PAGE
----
The Serbian leader's agenda for the visit is packed with economic cooperation schemes with fast-growing Turkey and a special focus is being made on attracting investment and trade to contribute to the Serbian economy in difficult times. He said several government ministers would accompany him on his visit to Turkey, pointing out that they will be taking up proposals his office has received in the past from Turkish businesses and investors. After talks with officials in Ankara, the Serbian president will proceed to İstanbul on Tuesday to have meetings with Turkish business circles.

Nikolic said he admires Turkey because Turkey does not depend on anyone and is developing by itself. Describing Turkey as a modern state with no bitter historical baggage, Nikolic stated: “When I rate countries in the world, I put Turkey in a special place. Turkey is a state that has everything. It looks toward the future and it is not burdened by its past.”

Nikolic said Serbia has completely opened the country to foreign investors. He underlined that the legal framework for investors and foreign businesses is very strong. “Serbia guarantees the safety and security of capital and profit that has reached this country in compliance with its constitution and law," he stated.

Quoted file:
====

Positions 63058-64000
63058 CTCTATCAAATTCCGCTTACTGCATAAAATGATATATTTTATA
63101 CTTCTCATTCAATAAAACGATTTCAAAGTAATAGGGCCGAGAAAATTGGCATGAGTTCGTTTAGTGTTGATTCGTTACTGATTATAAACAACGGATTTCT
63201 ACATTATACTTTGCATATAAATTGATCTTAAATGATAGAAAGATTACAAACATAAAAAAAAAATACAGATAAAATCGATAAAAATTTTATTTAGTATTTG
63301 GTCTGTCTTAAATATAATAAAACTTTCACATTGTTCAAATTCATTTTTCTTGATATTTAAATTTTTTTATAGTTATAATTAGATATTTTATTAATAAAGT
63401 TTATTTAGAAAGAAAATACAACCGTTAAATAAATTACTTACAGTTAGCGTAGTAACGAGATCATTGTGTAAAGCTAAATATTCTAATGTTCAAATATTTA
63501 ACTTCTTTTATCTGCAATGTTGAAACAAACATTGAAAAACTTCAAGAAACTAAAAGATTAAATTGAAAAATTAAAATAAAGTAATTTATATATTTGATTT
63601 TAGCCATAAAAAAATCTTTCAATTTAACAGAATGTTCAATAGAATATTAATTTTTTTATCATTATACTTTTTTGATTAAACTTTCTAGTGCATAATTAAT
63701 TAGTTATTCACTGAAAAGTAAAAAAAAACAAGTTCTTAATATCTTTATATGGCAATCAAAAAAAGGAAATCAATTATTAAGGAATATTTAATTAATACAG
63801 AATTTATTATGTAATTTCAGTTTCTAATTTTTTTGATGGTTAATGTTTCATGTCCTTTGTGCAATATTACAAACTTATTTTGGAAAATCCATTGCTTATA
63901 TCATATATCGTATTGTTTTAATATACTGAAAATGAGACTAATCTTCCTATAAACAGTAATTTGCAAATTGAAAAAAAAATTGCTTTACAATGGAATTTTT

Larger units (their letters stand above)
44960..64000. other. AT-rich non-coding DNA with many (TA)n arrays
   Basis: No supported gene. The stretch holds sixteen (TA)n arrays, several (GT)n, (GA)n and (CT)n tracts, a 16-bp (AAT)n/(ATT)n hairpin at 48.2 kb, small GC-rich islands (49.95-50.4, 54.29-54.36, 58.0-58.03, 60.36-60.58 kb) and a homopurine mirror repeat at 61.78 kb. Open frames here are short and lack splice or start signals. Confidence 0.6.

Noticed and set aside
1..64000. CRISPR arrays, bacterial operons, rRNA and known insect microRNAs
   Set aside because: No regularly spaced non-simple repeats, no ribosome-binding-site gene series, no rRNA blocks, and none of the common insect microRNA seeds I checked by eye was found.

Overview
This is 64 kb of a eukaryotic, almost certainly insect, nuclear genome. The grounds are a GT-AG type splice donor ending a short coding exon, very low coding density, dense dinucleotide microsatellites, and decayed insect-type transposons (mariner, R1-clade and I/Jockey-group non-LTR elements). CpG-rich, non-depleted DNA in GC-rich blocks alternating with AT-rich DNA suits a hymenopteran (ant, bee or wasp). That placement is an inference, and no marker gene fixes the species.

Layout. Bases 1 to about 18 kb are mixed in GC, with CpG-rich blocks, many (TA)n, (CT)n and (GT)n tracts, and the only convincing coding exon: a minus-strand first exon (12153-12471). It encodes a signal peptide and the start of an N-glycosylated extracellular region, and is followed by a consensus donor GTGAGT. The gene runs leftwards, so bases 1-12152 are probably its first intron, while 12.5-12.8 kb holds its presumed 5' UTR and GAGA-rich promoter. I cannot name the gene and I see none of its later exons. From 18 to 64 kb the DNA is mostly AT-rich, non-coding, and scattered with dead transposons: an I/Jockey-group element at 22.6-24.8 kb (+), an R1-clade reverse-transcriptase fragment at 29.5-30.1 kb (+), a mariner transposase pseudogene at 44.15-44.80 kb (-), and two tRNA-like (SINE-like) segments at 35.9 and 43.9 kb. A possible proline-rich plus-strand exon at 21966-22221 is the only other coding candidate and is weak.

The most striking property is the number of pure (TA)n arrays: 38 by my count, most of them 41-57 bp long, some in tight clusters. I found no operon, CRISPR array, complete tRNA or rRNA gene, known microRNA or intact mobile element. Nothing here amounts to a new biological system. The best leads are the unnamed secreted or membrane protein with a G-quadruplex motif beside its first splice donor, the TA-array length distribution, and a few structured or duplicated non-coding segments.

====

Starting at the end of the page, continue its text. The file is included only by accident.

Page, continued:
He mentioned that foreign companies could take part in major infrastructure projects like railroads, dams and bridges. He cited agriculture and energy as the main fields that can attract investments, for which he said there is a growing interest in Serbia not only from Western investors but also from the East, including from Russia, Azerbaijan, Turkey, China, and Arab and African countries.

Nikolic also touted his country as a gateway for a larger market in Serbia's immediate and extended neighborhood. “Serbia has the most favorable trade agreement with Russia so that almost 80 percent of Serbian products can be exported to Russian territory without any customs,” he explained. He said foreign companies, including Turkish ones, can easily tap into this vast market via Serbia while taking advantage of lower taxes and lower salaries in his country.

The Serbian leader acknowledged that there are challenges in Serbia. In addition to territorial disputes, he said, Serbia has faced several problems, including economic hardships, judicial woes, corruption and organized crime. Nikolic noted, however, that Serbia is determined to solve these issues as soon as possible.

Serbia welcomes Turkish interest in Sancak